In 1999 I visited a small town museum in the heart of Cajun/Acadian country in Louisiana. The Museum is the work of the Franco or French descendants. (I have a lot of Norwegian blood, some trickles of English, but in Canada I am identified as “English” – or “not French”.)
We insulate or protect ourselves from criticisms and barbs by living in our “own” society, oblivious to the manner in which we are perceived by another culture. I tell you, it was a shock that rocked me to my boots, to read in that little Cajun museum about the “ethnic cleansing” perpetrated by the English. That’s ME! I felt nervous and uncomfortable. I had better run and hide, these people hate me for something that happened 200 years ago!!
It was good for me to experience the shock, to come to a better understanding of how our history has us by the “short-hairs”; we can’t wiggle free. Except through acknowledgement and reconciliation. The discontent will never leave us otherwise. Museums like the one I visited have been recently constructed. The inherited injustice, after 200 years, is a potent force. In this case it has found its expression in energy and resources being committed to communication of the injustice and to the seeking of re-dress, acknowledgement from Queen Elizabeth (as I see in a quick internet survey of Acadian web-sites). It could as easily have found its expression in violence.
To native Americans, French, … anyone who has suffered an injustice by “our” hands, these hands that have come to us through our genes … to them we are now and always “oppressors”. The memory is in the genes in the same way that the memory of barking as a defense, is in the genes of my dog, passed down from her wolf or fox ancestors. Genetic engineering cannot remove the memory that is in the very being, “in the bones”. The lobotomies administered by our society can disable, but not remove it.
It is a blessing for us all when we (the oppressors and the oppressed) follow the “truth and reconciliation” process espoused by Nelson Mandela and
used in South Africa. It is a blessing for us all when the Acadian community pursues reconciliation, or when the Japanese Canadians who were given the same treatment during World War 2, as the Acadians in 1755, bring their plight to our attention; we would otherwise remain blind and oblivious.
Can we not see that a “killing” war necessarily inflicts injustices on an identifiable group of people? Can we not look around the world today and see the tragic consequences: generation after generation that cannot escape the hatred, the killing that never stops but leads to more killing? Knowing all that, why in the name of the God(s) will we allow ignorance to lead us into a killing war, the legacy of which can only be more of this seeping poison?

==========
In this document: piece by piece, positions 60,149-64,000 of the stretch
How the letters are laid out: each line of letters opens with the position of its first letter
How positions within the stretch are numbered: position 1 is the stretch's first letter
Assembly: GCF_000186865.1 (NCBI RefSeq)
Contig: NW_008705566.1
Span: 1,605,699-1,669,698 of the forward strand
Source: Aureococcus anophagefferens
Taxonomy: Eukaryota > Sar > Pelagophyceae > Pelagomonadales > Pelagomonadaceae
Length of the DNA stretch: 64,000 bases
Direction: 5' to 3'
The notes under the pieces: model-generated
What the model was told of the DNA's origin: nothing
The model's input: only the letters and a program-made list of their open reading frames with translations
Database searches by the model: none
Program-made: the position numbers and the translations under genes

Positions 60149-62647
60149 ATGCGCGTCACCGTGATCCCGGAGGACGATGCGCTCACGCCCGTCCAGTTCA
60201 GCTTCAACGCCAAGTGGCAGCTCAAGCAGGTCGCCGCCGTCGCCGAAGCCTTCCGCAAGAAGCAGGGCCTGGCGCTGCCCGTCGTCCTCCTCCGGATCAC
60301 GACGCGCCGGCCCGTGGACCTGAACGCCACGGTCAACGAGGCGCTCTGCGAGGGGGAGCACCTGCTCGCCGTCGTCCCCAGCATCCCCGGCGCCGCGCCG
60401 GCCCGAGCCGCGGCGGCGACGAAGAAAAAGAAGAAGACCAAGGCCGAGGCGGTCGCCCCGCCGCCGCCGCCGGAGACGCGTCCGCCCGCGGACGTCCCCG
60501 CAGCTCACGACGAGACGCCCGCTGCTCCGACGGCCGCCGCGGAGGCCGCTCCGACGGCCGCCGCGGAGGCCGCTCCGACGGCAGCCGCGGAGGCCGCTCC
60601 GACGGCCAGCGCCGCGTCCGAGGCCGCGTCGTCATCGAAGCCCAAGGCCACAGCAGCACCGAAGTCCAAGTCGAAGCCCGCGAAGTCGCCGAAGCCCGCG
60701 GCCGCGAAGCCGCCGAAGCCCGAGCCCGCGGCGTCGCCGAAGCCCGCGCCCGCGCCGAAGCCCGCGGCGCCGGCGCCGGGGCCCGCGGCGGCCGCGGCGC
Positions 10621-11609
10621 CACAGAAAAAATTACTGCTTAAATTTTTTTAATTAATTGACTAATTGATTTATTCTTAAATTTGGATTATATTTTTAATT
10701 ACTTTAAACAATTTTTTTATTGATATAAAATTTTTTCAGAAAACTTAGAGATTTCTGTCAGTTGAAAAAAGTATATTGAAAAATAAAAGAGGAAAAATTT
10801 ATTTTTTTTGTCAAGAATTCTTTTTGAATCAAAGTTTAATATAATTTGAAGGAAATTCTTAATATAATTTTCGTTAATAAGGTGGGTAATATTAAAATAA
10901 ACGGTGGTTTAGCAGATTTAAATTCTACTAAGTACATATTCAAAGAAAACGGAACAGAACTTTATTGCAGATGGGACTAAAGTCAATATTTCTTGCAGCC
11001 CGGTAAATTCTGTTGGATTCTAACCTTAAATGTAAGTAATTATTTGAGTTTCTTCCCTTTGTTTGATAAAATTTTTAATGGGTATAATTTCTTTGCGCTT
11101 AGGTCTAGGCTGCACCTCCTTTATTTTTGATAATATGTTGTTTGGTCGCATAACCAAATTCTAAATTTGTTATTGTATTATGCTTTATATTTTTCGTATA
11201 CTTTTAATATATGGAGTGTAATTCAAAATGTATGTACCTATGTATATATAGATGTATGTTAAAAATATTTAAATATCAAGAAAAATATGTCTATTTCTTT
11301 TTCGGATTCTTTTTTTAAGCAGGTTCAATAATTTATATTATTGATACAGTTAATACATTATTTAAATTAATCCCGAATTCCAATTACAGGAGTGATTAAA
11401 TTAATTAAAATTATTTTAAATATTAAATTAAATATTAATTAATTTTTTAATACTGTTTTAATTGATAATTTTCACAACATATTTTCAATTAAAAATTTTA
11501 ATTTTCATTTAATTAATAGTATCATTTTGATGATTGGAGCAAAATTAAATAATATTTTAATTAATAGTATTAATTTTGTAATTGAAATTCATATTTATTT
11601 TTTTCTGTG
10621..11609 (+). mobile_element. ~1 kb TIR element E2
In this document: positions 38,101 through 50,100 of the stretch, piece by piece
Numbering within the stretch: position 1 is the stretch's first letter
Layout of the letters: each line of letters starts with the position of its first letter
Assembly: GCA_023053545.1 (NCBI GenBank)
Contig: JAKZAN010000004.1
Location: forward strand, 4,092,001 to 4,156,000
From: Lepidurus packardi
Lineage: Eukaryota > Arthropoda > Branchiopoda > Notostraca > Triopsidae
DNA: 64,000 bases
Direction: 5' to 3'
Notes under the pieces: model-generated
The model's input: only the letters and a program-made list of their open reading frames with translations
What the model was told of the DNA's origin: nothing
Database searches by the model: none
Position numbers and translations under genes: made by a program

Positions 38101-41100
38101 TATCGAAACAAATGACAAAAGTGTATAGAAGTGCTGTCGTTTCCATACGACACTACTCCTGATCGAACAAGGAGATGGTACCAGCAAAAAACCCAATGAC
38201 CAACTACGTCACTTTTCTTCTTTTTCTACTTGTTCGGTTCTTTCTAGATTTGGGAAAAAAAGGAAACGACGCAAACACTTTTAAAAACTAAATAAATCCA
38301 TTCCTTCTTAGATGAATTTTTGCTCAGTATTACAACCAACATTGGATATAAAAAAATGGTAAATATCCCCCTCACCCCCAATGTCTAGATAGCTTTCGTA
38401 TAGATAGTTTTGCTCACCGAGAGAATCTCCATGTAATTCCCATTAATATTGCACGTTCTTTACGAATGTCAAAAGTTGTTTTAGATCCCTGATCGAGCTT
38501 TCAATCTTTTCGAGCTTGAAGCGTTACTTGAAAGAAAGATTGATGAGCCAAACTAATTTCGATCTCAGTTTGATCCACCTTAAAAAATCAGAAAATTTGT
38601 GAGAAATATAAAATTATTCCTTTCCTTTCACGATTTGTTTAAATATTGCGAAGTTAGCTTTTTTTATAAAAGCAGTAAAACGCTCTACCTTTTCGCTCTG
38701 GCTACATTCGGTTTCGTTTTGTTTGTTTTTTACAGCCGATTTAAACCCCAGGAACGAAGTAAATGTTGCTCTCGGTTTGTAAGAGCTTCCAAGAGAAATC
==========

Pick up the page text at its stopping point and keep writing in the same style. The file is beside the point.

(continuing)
There is a FAILURE TO UNDERSTAND THAT, TODAY, ALTERNATIVES EXIST, that non-violent resistance is an effective means to stop injustice. It can be taught to oppressed people so they can help to free themselves. Education, the prevention of abuse/injustice to the child – that is the road out of this hell.
Which leads to NON-VIOLENT RESISTANCE:
I love this line from the CHECKPOINT CHARLIE museum in Berlin! – “Through the multiplicity of nonviolent resistance, SO RICH IN IDEAS, it can be demonstrated that the most powerful effective opposing forces can be mobilized against every form of violence.”
1999: The impact of this trip to Germany lies in CHECKPOINT CHARLIE which spy movies and books have made famous, the point through which travel between East and West Germany was controlled. Today it is a museum. A museum that makes a loud statement. While NATO bombed Kosovo, I viewed the history of non-violent resistance, the legacy and effectiveness of Gandhi. It was very provocative and moving.
“… nonviolent resistance as a political force is still young, its possibilities not yet well enough known, and is thus seldom an incitement to the masses and is seldom encouraged by the media. For all that, those striving for human rights are dependent on our solidarity and the feeling is growing of an ever increasing threat through the power of dictatorships, the armaments race and the immobility of bureaucrats.
Gandhi presented the principles of nonviolent resistance to the world, but the methods – corresponding to the various hierarchies – have to be very different, should they lead to success. Through the multiplicity of nonviolent resistance, so rich in ideas, it can be demonstrated that the most
powerful effective opposing forces can be mobilized against every form of violence …”
The Berlin Wall and the Communist regime in East Germany came down. The non-violent resistance that brought it down are graphically recorded in this homey, old, cramped museum. This poem was penned by an unknown East German. It spoke to me then and always will:
“The red-painted tyranny was not
The worst about our tyrants